After multiple Huron Street residents contacted Greenpointers with their complaints regarding the rubbish surrounding 996 Manhattan Avenue earlier this week, we posted pictures of the site and shared their story.
We are happy to report that the developer BHLD Capital responded within 24 hours by removing the garbage that included an abandoned car seat from 996 Manhattan Ave. as well as bringing the site up to code by installing lights on the scaffolding.
Paper Street Real Estate LLC, headquartered in Downtown Manhattan, has come onto the real estate scene in late 2018. Founded by Kamilla Mishiyeva, a local attorney with 5+ years in the legal industry, previously worked as an agent throughout Brooklyn for several years prior to acquiring her legal education.
“ Real estate has always been on the radar for me even as an attorney since I would constantly have exposure to it on transactional side. As a probate lawyer, assisting with the administration of an inheritance is part of my day to day, and most inheritances always have real property involved whether it is a house, an apartment, or a vacant lot.” says Kamilla.
What led her to open up her own brokerage? She tells us “Getting to closing is already stressful enough considering the fact that you are dealing with the mortgage banker, the seller, negotiating on the price, as well as a whole slew of other nuances taking place until you finally get to the point of being handed the keys to your new home. When there is a broker involved who complicates things and acts unprofessionally, which is what happened in my case during my own apartment purchase, I realized any headache from a real estate agent is not only unacceptable but completely unnecessary. After hearing horror stories about other agents and having to deal with a subpar broker on my own, I realized this industry needed a real estate firm that is fast, competent, and relentless in their client-first approach. That’s why I started my firm, Paper Street Real Estate LLC.”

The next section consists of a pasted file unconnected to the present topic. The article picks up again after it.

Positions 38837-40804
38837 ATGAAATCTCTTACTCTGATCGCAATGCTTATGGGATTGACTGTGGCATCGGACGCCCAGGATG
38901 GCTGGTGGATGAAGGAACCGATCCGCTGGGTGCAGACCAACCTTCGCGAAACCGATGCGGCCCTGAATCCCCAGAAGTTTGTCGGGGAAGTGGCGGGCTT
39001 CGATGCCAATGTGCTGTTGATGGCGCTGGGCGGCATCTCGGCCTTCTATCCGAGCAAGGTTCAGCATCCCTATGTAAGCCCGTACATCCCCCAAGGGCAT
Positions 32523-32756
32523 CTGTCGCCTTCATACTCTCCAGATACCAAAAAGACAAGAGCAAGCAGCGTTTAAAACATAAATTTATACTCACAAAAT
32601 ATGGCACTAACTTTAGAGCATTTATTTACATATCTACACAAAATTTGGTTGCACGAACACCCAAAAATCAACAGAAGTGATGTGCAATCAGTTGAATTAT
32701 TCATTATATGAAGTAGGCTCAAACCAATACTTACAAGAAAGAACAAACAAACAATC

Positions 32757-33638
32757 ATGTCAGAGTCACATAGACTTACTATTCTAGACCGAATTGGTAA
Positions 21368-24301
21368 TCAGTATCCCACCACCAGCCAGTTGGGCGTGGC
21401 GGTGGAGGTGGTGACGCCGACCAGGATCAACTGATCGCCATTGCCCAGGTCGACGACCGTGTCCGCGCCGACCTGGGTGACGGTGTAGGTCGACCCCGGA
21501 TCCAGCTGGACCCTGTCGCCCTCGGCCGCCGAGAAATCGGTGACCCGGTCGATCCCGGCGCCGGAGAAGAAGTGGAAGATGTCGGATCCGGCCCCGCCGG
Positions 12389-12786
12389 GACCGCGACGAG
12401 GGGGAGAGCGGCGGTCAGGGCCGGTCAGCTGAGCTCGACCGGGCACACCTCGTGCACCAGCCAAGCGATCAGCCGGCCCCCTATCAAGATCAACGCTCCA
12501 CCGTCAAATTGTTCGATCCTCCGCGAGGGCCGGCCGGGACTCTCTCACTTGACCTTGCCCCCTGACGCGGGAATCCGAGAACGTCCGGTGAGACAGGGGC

Her firm concentrates on the Financial District and Battery Park City in NYC but also brokers deals for seller’s in Brooklyn.
The two incongruent Tetris-esque buildings are part of the 10 building, 22-acre Greenpoint Landing development, bringing 5,500 apartments to the northern-most area of the neighborhood, abutting the Nuhart Plastics Superfund site and on a Zone 1 hurricane evacuation area (most prone to flooding and future rising tides). One tower will be 30 stories and the second 40 stories with a total of 768,000 square feet of residential space and 8,600 square-feet for retail. Continue reading →
The next public meeting regarding real estate development and Superfund sites in North Brooklyn is happening Thursday, Feb. 28 at the Polish Slavic Center (176 Java St.) from 7 p.m. – 9 p.m. The meeting is hosted by Assembly Member Joseph Lentol, Senator Julia Salazar and NYC Council Member Stephen Levin.
Topics including the former Nuhart Plastics Superfund site and community air monitoring will be discussed with representatives from the state Department of Environmental Conservation’s Office of Environmental Remediation.
Greenpoint is now the third most expensive Brooklyn neighborhood to purchase a home in with a median sale price of $1,225,000, up 37 percent from last year’s $890,969 median sale price, according to Property Sharks’ year-end report. The study’s ranking lists Greenpoint as the 14th most expensive neighborhood citywide.
For the study Property Shark calculated sale prices on single-family homes, condos, and co-ops from January to November 2018.
By this measure, Greenpoint is currently the third most expensive neighborhood in Brooklyn behind DUMBO (fifth most expensive in NYC) and Boerum Hill (seventh most expensive in NYC). The report explains that 14 units at 886 Lorimer St. sold for a median of $2.2 million, helping to bump Greenpoint’s average upward.